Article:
In the early 19th century ‘filthy rags’ – or bank notes – became a common form of currency. A surge in forgery followed, accompanied by a surge in harsh prosecutions. How did we get from gold to paper?
From Elizabethan laws to modern food campaigns: the long history of Britain's patriotic consumers.
Attempts to control the spread of bank note forgery in India have proven ineffective and dangerous.
The life and thought of the father of modern economics, and the competing claims for his legacy.
Since antiquity, moneymen have been the target of vitriol.
Wars have left their impact in Sheffield, and the Crimean War perhaps more than any. W.H.G. Armytage marks the metamorphosis of a large-scale industrial city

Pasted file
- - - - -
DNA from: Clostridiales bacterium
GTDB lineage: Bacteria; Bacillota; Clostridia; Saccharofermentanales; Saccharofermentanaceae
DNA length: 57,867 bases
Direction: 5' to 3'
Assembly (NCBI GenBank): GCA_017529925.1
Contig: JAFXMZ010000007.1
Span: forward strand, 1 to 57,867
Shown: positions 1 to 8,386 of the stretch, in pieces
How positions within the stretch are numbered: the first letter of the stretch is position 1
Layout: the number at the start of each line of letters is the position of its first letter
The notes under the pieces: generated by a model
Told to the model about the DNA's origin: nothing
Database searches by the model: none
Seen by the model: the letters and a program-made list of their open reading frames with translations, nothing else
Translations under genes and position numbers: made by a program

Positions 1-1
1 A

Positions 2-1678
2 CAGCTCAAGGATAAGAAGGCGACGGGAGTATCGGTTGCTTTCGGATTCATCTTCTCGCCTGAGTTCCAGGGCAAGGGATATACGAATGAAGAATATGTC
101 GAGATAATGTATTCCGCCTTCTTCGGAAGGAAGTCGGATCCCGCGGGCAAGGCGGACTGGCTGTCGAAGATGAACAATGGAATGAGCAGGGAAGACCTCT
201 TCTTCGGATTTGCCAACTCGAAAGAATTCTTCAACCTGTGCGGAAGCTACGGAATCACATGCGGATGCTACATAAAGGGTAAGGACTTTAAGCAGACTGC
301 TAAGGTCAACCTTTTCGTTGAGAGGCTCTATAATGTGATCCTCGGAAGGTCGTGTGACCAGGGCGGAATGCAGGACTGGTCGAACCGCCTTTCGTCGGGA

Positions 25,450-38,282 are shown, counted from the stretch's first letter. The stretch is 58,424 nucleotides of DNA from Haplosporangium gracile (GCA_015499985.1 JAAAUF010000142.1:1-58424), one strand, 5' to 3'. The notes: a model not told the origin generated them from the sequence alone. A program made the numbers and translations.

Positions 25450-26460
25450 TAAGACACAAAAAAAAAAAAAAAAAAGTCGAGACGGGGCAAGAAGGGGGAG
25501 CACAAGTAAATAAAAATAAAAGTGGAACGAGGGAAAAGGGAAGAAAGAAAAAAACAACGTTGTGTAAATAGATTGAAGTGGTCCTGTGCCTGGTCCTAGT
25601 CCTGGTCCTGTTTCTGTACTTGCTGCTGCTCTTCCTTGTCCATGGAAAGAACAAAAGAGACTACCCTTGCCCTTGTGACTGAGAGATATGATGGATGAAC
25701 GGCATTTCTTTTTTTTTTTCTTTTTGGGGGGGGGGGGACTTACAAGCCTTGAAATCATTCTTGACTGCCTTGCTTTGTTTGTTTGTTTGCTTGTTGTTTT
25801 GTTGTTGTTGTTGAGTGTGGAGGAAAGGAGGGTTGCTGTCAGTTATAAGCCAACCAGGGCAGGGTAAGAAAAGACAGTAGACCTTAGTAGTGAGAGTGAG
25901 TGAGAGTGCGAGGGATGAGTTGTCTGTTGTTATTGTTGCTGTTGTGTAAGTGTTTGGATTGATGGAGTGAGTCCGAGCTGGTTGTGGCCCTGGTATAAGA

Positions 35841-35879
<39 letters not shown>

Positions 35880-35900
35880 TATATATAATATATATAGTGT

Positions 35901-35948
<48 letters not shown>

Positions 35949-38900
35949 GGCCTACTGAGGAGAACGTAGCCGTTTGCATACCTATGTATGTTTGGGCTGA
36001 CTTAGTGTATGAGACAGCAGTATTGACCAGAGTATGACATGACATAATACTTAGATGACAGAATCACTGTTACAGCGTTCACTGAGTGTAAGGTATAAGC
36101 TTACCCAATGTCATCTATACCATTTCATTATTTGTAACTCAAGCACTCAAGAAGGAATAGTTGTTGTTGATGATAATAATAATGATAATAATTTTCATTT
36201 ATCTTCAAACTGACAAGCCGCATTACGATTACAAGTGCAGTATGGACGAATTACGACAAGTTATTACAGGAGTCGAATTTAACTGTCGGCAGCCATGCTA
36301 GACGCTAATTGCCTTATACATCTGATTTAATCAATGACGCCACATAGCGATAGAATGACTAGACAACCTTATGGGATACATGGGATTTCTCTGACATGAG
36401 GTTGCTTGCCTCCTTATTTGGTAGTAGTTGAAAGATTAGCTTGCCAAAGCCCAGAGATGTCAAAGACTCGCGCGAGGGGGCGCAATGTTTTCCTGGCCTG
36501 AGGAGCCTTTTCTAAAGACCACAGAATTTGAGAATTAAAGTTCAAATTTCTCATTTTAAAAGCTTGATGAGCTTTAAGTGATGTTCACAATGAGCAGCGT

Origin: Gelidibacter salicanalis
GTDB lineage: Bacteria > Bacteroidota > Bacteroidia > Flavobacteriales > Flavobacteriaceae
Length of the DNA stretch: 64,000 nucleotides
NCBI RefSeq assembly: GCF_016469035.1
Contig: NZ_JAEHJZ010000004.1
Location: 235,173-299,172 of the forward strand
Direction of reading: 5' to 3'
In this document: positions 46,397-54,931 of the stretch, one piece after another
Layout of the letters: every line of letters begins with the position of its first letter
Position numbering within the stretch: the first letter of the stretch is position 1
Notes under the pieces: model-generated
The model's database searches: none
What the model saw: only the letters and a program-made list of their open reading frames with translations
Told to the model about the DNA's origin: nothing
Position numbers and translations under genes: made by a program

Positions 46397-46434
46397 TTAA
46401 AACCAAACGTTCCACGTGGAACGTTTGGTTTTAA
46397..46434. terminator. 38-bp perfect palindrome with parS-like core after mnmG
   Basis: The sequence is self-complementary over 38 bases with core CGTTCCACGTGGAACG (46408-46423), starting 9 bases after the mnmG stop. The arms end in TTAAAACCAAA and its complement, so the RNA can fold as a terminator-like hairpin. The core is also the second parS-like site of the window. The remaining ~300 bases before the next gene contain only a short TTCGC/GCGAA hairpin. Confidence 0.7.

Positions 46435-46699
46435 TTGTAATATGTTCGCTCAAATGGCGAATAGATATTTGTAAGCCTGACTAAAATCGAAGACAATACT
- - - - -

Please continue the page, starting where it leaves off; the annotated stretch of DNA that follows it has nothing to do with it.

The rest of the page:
During the fifteenth century the Medici banking house in Florence ‘almost passed belief’ in power and influence.
Alan Wharham describes how the tithing system, by which the Anglican Church took a regular share of the hard-working farmer’s produce, was not finally abolished until 1936.
After 1807, writes A.J.H. Latham, a Liverpool merchant and a Nigerian chieftain both profited from the palm-oil trade.
How one company opened an entire sub-continent to economic and political development, with huge ramifications for India, Britain, and the world.